A Historical Context for the Biological Effects of RF Signals

an excerpt from An Electronic Silent Spring by Katie Singer

A historical context for the biological effects of RF signals

In 1953, the Soviets installed a wireless system that radiated the American embassy in Moscow, a system that continued until the mid-seventies. (The Soviets’ intention for this installation remains controversial.) Because they were exposed to radiofrequency radiation, many of the workers, including ambassadors, got leukemia and other diseases. The “low-level” of radiation that employees were exposed to was remarkably similar to exposures people now experience when they live near cellular antennas.

Soviet medical researchers first identified a syndrome they called Microwave Sickness, now called Electro-Hypersensitivity (EHS). The Soviets found that exposure to RF radiation can develop into tumors, blood changes, reproductive and cardiovascular abnormalities, depression and other problems.1

The U.S. Senate also studied the effects of low-level radiation emitted by the Soviets on personnel who worked at the U.S. Embassy.2 The U.S. Senate’s Lilienfield Study found eczema, psoriasis, allergic and inflammatory reactions; neurological and reproductive problems; an increase of tumors (malignant in women, benign in men); blood abnormalities; and effects on mood and well-being including irritability, depression, loss of appetite, concentration and eye problems. These symptoms are nearly identical to those reported by people with EHS and in studies of communities exposed to radiation from digital signals.3,4,5,6,7

EHS symptoms can also include disturbed sleep, rashes, facial flushing, heart arrhythmia, muscle spasms, memory loss, sinusitis, deteriorating vision, seizures, paralysis, tinnitus, elevated blood sugar levels, stroke, nosebleeds and digestive problems.

Dietrich Klinghardt, MD has explored the relationship between EHS and Lyme Disease. (klinghardtacademy.com).

Recently, the California Department of Health found that three percent of Californians (770,000 people) believe they have some form of EHS or Radiofrequency Sickness. Five percent of Swiss people experience RF Sickness.8 Up to nine percent of Germany’s 2004 population, and 13.3% of Taiwan’s 2010 population9 experience Electro-Hypersensitivity.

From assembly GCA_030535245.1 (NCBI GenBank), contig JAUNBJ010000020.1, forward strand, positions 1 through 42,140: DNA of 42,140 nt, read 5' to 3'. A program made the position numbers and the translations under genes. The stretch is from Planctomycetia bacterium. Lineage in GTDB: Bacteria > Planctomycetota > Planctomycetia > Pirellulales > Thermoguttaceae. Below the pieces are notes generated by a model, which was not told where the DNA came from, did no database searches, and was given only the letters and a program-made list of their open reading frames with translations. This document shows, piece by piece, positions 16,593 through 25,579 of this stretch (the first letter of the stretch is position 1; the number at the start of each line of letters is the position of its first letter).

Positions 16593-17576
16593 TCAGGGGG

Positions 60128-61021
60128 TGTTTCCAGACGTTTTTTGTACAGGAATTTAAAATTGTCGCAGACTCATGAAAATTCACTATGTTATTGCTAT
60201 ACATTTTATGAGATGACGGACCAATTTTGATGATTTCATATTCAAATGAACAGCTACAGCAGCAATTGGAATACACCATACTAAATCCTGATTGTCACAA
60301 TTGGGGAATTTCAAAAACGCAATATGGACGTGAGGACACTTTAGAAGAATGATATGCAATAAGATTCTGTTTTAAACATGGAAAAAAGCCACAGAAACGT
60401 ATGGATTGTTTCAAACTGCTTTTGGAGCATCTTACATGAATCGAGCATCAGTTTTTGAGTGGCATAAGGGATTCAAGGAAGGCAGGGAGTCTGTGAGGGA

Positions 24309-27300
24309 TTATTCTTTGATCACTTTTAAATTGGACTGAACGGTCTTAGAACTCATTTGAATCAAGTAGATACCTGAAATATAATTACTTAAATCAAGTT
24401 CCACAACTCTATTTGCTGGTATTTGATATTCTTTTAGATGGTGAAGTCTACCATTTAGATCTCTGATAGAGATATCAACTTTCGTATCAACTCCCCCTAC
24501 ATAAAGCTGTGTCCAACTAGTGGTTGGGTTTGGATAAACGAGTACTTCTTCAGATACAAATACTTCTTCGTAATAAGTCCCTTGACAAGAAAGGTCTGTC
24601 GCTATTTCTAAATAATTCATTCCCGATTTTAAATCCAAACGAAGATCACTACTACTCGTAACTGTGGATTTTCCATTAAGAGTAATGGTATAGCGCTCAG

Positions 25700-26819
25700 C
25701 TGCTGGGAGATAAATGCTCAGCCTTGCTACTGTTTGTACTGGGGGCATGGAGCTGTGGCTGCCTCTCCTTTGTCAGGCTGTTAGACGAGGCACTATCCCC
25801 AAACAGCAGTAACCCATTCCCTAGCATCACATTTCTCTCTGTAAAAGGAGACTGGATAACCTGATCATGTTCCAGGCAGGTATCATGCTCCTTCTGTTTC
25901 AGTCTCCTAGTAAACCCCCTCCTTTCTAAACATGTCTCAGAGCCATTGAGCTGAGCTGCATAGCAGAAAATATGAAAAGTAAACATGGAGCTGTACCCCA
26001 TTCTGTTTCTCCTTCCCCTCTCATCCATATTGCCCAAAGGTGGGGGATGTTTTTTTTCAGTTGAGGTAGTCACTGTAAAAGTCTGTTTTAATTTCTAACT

If three percent of the U.S. population has RF Sickness, that’s more than nine million people.

Why do some people experience RF Sickness and others–even in the same household or workplace–not experience it? Let’s answer this question with two more: Why do some people smoke two packs of cigarettes every day and keep “healthy?” Why do some people get lung cancer from exposure to second-hand smoke?


Richard Conrad, PhD, biochemist, conradbiologic.com, Hawaii Exposure to a new electronic or wireless device, or spending an unusually long time near a device that was previously tolerated can initiate Electro-hypersensitivity. Physical symptoms are then re-triggered by exposure to much lower field levels, levels far below those the FCC considers “safe.” Some people are predisposed toward developing EHS because they were exposed earlier to toxins such as pesticides or heavy metals.

          I have talked to numerous scientists, engineers, programmers, financial advisors and realtors who love their work and their computers, but can no longer sit in front of a computer for more than a few minutes without getting debilitating symptoms. They can only drive older cars with early, less powerful computers under the hood. They can’t travel into many environments. They are truly disabled.


1. Tolgskaya, M.S. and Gordon, A.V., 1973. “Pathological effects of radio waves,” Soviet Science Consultants Bureau, New York, pp. 133-137.

2. U.S. Senate, 1979. “Microwave radiation of the U.S. Embassy in Moscow,” Committee on Commerce, Science and Transportation, 90th Congress, 1rst session, April 1979, pp 1-23.

3. Santini, R., Santini, P. et al, 2002. “Enquete sur la sante de riverains de stations relais de telephonie mobile: incidences de la distance et du sexe. Pathol. Biol. 50: 369-373, doi.10.1016/50369-8114(02)00311-5.

4. Abdel-Rassoul, G., El-Fateh, O.A. et al, 2007. “Neurobehavioral effects among inhabitants around mobile phone base stations,” Neurotoxicology 22(2)l; 434-440, doi.10.1016/j.neuro.2006.07.012.

5. Navarro, A.E., Segura, J., et al, 2003, “The microwave syndrome: a preliminary study in Spain, Electromagn. Biol. Med., 22(2-3)l; 161-169, doi;10.1081/JBC-120024625.

6. Levitt, B., ibid.

7. “Consultations in primary care for symptoms attributed to electromagnetic fields: a survey among general practitioners,” BMC Public Health, October 2006.

8. www.dirtyelectricity.ca/images/Swiss%20EMF%20study.pdf

9. Tseng, M-C.M et al, “Prevalence and psychiatric comorbidity of self-reported electromagnetic field sensitivity in Taiwan: a population-based study,” J. of the Formosan Medical Assoc., 110 (2011) 634-641.

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